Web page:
So now HTTPS is also broken?
Post by Warren Young
Post by Tony Papadimitriou
The only ways I can imagine
That’s because you aren’t a highly motivated, highly resourced, highly
trained black hat. But such people do exist.
I was implying 'practical' ways, not theoretical. Now, if Google wants to
use its billions to break my repo, they may do it, but it would be easier
for them to try to buy it from me for much less!
So, do you actually know of some other practical ways, or just looking to
make conversation?
Post by Warren Young
Post by Tony Papadimitriou
I believe it will be really-really difficult (for the foreseeable future
at least) for someone to come up with a 'bad' file with both SHA1 and MD5
being the same.
Given that an MD5 collision costs less than 65 cents US to create these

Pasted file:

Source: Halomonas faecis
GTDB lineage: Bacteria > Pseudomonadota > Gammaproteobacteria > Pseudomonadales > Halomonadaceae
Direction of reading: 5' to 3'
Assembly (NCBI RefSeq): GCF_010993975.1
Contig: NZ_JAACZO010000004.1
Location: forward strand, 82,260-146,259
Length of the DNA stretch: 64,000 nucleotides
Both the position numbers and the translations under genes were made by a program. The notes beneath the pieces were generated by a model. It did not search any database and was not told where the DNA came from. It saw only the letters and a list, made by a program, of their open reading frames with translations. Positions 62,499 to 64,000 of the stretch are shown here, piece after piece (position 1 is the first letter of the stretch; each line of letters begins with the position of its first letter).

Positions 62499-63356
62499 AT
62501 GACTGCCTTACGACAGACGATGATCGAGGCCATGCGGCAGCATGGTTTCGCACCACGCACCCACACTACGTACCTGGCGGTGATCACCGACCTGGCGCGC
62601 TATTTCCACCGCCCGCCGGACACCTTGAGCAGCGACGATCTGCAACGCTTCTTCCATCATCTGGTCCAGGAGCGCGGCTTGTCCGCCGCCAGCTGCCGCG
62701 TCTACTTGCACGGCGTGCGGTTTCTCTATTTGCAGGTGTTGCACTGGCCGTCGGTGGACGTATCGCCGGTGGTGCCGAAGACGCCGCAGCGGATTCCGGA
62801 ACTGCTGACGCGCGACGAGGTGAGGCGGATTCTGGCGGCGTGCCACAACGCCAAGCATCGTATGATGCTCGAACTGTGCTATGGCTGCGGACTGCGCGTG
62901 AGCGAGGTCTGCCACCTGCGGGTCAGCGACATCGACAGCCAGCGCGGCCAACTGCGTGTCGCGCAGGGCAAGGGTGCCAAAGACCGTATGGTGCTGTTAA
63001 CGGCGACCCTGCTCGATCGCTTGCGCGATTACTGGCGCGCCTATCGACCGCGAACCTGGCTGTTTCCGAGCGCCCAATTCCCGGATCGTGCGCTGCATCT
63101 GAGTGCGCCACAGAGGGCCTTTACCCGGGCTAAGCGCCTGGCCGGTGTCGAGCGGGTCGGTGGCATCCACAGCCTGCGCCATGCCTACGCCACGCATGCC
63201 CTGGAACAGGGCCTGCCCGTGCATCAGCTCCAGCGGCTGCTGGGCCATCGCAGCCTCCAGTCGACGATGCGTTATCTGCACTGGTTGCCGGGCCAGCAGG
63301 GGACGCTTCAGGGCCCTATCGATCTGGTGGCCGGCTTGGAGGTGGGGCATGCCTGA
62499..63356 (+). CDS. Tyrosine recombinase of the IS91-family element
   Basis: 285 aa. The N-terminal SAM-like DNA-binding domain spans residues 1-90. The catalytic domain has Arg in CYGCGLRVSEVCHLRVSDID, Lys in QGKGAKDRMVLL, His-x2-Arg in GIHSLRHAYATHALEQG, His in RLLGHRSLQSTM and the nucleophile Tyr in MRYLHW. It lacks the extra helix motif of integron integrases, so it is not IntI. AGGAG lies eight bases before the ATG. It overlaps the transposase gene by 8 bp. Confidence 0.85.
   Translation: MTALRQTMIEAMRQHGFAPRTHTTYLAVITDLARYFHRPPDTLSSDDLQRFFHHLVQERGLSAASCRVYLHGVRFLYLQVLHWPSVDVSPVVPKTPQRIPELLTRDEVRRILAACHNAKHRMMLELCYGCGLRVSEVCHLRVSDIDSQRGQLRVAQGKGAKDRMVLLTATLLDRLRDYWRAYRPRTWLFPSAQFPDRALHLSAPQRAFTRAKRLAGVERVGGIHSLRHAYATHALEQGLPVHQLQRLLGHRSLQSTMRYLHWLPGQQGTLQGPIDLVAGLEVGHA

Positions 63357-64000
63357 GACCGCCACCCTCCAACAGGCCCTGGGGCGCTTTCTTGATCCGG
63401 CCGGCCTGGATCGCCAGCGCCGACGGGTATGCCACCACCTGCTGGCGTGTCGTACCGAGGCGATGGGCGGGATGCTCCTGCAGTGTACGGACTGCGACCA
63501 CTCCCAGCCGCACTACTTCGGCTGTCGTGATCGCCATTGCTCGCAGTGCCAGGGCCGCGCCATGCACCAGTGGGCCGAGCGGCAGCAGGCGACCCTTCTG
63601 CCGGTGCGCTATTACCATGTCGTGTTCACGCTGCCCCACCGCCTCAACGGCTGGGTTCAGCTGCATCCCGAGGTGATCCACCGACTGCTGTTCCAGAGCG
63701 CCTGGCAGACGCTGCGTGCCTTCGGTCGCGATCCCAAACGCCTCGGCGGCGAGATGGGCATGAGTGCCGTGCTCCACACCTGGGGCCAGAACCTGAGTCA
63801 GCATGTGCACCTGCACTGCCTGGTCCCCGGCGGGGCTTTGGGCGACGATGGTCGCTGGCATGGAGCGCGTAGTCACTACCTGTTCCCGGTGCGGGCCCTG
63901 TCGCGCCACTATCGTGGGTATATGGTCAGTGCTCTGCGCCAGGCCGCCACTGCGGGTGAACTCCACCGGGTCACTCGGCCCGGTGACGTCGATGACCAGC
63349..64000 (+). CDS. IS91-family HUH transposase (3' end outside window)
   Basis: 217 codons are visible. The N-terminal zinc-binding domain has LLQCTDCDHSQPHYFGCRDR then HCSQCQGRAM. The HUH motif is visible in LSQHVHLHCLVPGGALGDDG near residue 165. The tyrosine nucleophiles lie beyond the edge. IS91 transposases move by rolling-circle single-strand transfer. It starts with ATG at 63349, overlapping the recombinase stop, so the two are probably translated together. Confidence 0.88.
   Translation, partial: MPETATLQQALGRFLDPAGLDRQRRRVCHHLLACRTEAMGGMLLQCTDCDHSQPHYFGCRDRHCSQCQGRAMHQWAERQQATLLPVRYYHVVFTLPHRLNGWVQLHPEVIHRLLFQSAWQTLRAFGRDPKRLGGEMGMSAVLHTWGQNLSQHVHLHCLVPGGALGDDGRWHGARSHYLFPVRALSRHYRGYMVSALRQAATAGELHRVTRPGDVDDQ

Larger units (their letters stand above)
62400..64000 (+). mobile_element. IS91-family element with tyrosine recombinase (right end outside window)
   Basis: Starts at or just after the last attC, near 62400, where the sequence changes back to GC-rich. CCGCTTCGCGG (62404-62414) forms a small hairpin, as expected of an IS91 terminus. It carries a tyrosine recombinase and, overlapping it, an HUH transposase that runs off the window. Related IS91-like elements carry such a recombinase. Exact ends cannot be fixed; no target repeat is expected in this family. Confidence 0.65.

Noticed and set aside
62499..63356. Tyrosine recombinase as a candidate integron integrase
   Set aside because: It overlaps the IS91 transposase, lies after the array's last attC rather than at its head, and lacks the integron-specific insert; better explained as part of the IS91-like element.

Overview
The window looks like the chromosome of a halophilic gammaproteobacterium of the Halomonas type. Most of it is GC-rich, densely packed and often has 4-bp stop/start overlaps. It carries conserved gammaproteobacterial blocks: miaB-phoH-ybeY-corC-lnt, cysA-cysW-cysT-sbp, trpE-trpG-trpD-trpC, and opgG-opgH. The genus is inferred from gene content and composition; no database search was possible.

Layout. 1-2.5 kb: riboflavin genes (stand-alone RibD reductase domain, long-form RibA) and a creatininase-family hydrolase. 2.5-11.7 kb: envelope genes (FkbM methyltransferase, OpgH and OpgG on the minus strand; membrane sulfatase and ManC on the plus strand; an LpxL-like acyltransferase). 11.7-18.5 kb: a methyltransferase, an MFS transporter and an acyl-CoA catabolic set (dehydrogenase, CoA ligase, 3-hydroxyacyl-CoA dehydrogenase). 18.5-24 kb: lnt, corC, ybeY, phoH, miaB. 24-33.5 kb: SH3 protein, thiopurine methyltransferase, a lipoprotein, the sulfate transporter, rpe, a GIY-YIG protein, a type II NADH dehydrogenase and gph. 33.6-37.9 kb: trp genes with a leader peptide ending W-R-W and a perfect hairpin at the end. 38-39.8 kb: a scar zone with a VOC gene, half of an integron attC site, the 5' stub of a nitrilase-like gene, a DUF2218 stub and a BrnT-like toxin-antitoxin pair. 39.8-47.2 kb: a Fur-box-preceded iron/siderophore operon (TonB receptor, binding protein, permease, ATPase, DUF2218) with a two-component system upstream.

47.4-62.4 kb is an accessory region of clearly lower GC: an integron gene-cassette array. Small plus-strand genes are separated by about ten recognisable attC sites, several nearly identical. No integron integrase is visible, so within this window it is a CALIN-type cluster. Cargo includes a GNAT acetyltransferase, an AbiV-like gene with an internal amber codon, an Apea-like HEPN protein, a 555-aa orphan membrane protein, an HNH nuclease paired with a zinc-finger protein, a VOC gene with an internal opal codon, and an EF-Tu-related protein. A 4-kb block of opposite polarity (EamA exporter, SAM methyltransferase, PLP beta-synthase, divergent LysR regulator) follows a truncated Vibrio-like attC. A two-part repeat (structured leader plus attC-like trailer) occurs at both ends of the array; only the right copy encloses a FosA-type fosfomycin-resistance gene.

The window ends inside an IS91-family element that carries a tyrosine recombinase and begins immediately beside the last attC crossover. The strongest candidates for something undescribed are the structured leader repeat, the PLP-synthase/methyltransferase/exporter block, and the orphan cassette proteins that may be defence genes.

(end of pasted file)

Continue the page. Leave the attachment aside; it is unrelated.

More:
days,[3] I think your premise is flawed.
You think, I think, who cares? Can you prove your point by providing such a
collision while we're still alive?
Post by Warren Young
Yes, creating a collision in both MD5 and SHA-1 is probably more expensive
than the addition of the two (US $100000.65) but I don’t think you can say
that MD5 is adding meaningful security here.
MD5 is broken, broken, broken.[4]
So, if I give you a random piece of source code you (or your rich friends)
can create a matching paired-SHA1-MD5 alternate version (while we're still
alive)?
You would probably make bigger headlines than Google is making right now.
Post by Warren Young
Post by Tony Papadimitriou
One would still need to match both SHA1 and MD5 to inject -- not easy!
Argument from incredulity.[5]
Ditto! (Or prove how easy it is!)
Post by Warren Young
Post by Tony Papadimitriou
may introduce (an avalanche[?] of) bugs, and possibly even risk the
integrity of our current repos until fully bug-free.
Have avalanches of bugs been a notable hallmark of Fossil and SQLite, in your experience?
Past success rates do not guarantee future ones (slightly modified from a
bank fine print warning).
Post by Warren Young
Post by Tony Papadimitriou
(I for one would be reluctant to try it for actual work until enough